Grade 7 Remembrance Day Essays

Grade 7 Remembrance Day Essays-29
We try not to focus on Israel and the occupation here.There are other websites whose central concern that is.

We try not to focus on Israel and the occupation here.There are other websites whose central concern that is.

Since my childhood I’ve viewed the siren as a fire that consumes human beings.

I will think about Sofie and Hugo, my grandparents, whose names are listed on a wall in a Prague synagogue among the names of other victims, and I will see them burning.

The most appropriate thing to do on Holocaust Remembrance Day would be to revisit the unforgettable piece written by Yehuda Elkana in Haaretz in the spring of 1988, called “The Need to Forget.” Instead of a thousand Marches of the Living, this article should be studied in every school; instead of the host of ceremonies there should be a public debate about this essay. ‘Remember’ can be interpreted as a call to blind, ongoing hatred. Tens of thousands of teenagers and soldiers have since traveled to Auschwitz and come back haters.

Elkana, a brilliant intellectual who was an Auschwitz survivor, said there is no greater risk to the future of the State of Israel than forcibly instilling the memory of the Holocaust. They hate the world, the Poles, the Germans, the Arabs and the foreigners; they love themselves, wallow in their disaster and believe only in their own power.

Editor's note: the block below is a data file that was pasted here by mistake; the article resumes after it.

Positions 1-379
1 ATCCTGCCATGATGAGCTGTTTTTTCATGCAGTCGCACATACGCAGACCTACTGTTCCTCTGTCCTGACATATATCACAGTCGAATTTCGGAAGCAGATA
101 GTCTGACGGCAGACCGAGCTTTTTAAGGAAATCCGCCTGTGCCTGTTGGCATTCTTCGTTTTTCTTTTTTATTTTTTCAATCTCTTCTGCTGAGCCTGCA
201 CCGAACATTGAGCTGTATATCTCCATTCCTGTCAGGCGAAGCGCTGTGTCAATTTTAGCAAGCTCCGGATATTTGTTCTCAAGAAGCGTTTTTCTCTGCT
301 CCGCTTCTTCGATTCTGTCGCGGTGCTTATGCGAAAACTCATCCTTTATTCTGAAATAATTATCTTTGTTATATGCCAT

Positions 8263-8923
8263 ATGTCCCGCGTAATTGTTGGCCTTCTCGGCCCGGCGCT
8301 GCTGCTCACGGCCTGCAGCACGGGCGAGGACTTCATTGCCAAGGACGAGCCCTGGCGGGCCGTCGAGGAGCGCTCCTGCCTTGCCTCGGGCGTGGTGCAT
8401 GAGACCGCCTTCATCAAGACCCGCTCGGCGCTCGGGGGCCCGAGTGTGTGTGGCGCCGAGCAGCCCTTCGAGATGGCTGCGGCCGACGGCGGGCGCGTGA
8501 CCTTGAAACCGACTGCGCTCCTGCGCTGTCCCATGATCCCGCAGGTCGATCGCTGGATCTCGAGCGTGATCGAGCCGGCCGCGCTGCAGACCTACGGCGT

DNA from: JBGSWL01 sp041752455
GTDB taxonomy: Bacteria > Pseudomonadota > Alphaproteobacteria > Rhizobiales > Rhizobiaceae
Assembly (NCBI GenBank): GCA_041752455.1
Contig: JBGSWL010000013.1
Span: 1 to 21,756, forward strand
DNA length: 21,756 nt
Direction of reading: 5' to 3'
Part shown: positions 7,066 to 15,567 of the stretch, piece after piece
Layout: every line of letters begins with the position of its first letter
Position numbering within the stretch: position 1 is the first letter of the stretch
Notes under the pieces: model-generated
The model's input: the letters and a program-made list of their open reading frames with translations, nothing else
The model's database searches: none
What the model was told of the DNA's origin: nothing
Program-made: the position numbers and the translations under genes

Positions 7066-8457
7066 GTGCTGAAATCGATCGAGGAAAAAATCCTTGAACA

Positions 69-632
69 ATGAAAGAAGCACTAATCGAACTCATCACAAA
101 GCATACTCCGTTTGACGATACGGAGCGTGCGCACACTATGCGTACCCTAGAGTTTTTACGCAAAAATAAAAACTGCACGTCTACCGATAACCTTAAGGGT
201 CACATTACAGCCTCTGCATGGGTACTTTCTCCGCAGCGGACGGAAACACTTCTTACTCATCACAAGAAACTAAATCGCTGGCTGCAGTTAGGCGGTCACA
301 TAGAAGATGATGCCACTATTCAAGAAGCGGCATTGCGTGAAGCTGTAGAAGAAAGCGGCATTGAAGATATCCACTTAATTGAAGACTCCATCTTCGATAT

Essays - Grades 7, 8 and 9, Michelle Gall, Gillian Oliver and Kyle Striga; Grades 10, 11 and 12, Amber Jackson.

Peter Derbawka, chairperson of the Remembrance Day committee, gave the Helen Skotniski Bursary to some of the winners of the Legion entries.

Every year the Royal Canadian Legion sponsors the Remembrance Day poster, poem and essay competition for students from Grades 1 to 12. The winners, in order of first, second and honourable mention, are as follows.

Coloured posters - Grade 1, 2 and 3, Steele Johnson, Callia Fehr and Logan Hall; Grades 4, 5 and 6, Hailey Prystupa, Ellie Grainger and Eric Boyko; Grades 7, 8 and 9, Amber Toews, Brooke Kowalchuk and Courtney Yasieniuk; Grade 10, 11 and 12, Ian Stead, Kaitlyn Nesbitt and Carson Toews.

Helen Skotniski was a long-time member of the Remembrance Day committee and we are grateful to the Skotniski family for their donation of prize money in her honour.

The winners of this year’s bursary are: Grades 7, 8 and 9 poem, first - Chelsea Boyko, second - Courtney Yasieniuk; Grades 7, 8 and 9 essay, first - Michelle Gall, second - Gillian Oliver; Grades 10, 11 and 12 poem, first - Kacy Tkachuk, second - Shelby Taylor; Grades 10, 11 and 12 essay, first - Amber Jackson.

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